Sales on the G-Cloud framework have passed the £1.5bn mark as of October, as the platform passes yet another milestone figure since its inception in 2012.
The full figure is £1,577,528,146 up from £1.39bn based on data until September. Of these 55 per cent of the total by value and 64 per cent by volume have been with SMEs. This breaks down as £875m in sales to SMEs compared to £702m with larger enterprises.
This gap was widened by a strong showing for October for SMEs, with sales totaling £27.5m, versus £10.6m to large enterprises.
Meanwhile, the percentage of sales made through central government on G-Cloud is now 74 per cent, compared to 26 per cent in the wider public sector. This means that to date £1.2bn of G-Cloud sales have gone through central government.
The rest is split between the wider public sector at £274m, local government spending at £84.9m, not-for-profits at £12.8m and ‘other' listed at £2.31m.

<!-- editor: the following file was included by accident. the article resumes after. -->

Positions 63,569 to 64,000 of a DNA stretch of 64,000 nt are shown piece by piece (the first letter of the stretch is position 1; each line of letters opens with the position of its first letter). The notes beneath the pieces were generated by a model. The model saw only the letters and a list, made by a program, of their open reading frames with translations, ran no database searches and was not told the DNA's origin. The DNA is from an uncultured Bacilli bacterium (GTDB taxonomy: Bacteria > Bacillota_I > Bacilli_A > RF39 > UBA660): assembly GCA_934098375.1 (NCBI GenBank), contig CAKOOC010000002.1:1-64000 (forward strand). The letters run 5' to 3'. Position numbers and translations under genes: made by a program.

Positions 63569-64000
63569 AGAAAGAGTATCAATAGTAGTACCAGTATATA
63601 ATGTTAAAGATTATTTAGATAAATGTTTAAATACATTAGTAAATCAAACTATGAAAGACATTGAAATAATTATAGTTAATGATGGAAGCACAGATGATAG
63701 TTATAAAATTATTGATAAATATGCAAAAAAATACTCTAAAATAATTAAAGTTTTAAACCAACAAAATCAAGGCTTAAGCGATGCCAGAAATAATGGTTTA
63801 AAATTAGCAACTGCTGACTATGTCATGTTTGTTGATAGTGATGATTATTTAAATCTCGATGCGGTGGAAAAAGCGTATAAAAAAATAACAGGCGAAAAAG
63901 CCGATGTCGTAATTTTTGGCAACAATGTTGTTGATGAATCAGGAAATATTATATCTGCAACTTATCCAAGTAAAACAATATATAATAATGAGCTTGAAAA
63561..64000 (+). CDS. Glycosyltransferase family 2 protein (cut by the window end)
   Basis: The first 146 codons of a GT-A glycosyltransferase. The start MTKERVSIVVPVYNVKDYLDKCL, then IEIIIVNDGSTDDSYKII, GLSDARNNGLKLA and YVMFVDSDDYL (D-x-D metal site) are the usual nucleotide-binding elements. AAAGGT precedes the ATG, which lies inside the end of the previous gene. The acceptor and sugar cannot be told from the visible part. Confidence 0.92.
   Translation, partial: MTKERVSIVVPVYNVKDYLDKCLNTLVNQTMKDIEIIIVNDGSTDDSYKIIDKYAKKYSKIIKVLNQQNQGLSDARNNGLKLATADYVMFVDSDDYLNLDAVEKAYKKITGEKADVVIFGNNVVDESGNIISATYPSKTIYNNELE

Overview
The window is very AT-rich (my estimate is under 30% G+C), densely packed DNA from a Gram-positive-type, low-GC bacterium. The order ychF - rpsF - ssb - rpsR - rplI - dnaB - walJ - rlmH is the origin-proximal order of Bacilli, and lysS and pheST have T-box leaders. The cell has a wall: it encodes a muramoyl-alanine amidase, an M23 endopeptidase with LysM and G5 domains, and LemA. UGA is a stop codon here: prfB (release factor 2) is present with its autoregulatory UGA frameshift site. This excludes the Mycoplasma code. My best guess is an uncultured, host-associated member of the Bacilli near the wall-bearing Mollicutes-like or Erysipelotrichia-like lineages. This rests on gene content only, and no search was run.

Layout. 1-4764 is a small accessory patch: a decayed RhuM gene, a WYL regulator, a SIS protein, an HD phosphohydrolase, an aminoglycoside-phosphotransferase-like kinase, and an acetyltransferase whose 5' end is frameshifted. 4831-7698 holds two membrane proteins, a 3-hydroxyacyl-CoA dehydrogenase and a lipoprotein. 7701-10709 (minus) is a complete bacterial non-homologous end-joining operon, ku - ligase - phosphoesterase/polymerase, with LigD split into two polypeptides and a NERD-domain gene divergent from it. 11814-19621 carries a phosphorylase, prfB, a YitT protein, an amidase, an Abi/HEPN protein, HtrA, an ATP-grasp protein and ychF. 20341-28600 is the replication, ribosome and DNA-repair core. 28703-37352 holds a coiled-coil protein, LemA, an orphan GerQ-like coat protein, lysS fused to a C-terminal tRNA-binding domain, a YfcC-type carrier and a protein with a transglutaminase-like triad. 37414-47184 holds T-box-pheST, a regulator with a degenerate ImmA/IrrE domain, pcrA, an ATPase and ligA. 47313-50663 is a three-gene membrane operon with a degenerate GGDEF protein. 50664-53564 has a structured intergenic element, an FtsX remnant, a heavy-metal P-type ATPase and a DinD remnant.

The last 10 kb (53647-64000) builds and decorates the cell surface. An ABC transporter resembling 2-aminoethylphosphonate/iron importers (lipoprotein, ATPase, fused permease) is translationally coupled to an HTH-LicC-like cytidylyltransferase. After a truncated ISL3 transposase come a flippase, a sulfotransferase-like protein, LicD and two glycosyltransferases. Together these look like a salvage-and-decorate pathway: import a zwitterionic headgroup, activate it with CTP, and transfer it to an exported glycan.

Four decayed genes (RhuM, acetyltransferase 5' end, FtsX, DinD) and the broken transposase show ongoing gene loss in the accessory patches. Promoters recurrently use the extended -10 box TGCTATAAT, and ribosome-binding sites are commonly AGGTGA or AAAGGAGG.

The chart below shows the ongoing growth of G-Cloud sales over time, marking some of a success for government in its efforts to both make it easier for SMEs to sell to government and for the public sector to take advantage of the benefits of cloud services.
However, the fact so much of the spend has been made through central government, which has a mandatory cloud-first policy somewhat skews the figures.
Furthermore, sales in local government, at just shy of £85m, will be the cause of most frustration to those working G-Cloud uptake, given how much potential spend on cloud services local authorities and other council services could generate.
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